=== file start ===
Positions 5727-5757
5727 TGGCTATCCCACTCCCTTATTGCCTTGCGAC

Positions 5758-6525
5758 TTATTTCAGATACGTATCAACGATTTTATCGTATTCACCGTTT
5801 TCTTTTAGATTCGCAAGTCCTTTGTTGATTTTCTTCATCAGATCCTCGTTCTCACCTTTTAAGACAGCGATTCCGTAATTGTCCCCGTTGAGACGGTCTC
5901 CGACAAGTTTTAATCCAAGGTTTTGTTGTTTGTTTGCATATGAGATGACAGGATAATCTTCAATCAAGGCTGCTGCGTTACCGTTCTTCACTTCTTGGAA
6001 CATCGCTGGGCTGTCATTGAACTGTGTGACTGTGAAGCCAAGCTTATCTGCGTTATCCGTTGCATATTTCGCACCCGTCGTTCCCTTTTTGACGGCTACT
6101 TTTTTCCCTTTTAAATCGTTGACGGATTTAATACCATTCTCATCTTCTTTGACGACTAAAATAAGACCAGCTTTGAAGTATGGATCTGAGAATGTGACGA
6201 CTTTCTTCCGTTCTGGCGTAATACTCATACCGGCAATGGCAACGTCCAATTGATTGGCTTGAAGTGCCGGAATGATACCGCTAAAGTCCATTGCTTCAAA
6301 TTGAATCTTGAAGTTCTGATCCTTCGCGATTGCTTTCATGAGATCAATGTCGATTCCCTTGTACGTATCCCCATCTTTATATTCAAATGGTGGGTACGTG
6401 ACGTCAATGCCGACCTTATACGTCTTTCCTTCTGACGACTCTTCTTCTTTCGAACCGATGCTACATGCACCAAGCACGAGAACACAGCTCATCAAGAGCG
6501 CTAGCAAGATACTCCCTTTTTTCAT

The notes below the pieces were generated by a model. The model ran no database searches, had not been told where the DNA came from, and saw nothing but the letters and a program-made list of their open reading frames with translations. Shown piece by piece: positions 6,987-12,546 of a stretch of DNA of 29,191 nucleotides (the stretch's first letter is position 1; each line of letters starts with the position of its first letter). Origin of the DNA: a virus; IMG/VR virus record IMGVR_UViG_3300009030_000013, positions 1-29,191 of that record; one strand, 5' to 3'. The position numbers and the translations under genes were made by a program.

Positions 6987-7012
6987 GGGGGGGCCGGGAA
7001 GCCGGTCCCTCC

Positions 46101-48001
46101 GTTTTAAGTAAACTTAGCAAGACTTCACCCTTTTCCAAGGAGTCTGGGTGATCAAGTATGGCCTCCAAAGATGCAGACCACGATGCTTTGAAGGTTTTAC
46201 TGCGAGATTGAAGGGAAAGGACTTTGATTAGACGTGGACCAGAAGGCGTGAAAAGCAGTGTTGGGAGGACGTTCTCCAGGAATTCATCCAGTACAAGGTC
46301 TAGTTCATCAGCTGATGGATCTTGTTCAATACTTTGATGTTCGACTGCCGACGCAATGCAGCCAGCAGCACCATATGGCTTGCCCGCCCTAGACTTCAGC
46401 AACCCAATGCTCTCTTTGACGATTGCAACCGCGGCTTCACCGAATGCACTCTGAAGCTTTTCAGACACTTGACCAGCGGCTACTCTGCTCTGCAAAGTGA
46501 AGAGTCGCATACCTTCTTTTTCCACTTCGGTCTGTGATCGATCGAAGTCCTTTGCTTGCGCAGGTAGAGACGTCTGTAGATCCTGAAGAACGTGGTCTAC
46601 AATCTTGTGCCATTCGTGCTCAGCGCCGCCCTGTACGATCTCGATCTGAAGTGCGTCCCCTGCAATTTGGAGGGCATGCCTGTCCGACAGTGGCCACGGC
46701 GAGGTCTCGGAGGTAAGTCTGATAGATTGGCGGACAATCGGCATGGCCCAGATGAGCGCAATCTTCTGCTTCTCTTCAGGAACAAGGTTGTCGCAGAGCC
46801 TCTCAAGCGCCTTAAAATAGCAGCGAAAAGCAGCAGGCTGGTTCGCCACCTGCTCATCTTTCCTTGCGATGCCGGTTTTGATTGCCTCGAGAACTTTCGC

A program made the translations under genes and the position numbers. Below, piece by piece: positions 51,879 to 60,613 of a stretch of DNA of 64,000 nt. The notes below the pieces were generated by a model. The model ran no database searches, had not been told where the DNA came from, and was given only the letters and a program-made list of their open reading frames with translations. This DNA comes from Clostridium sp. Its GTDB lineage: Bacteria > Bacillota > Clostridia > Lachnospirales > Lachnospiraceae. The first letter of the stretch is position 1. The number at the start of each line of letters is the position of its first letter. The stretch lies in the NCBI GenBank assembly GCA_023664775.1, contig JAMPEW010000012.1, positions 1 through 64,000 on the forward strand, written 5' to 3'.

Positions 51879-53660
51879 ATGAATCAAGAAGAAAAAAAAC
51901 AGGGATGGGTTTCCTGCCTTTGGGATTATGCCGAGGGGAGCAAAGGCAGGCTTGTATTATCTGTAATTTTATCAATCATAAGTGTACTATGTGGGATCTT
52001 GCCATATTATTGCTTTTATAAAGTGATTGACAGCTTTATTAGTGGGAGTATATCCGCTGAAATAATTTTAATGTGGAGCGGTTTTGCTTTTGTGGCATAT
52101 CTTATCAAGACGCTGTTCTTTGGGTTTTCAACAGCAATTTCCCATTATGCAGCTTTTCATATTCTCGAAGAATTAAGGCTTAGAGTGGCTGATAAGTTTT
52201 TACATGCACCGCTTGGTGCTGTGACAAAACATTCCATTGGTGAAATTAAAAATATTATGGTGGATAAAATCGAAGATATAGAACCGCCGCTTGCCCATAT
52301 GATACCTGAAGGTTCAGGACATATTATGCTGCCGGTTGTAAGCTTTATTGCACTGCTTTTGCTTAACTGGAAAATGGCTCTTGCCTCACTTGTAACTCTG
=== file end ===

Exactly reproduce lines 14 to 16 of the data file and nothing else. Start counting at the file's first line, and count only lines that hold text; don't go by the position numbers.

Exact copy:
Positions 6987-7012
6987 GGGGGGGCCGGGAA
7001 GCCGGTCCCTCC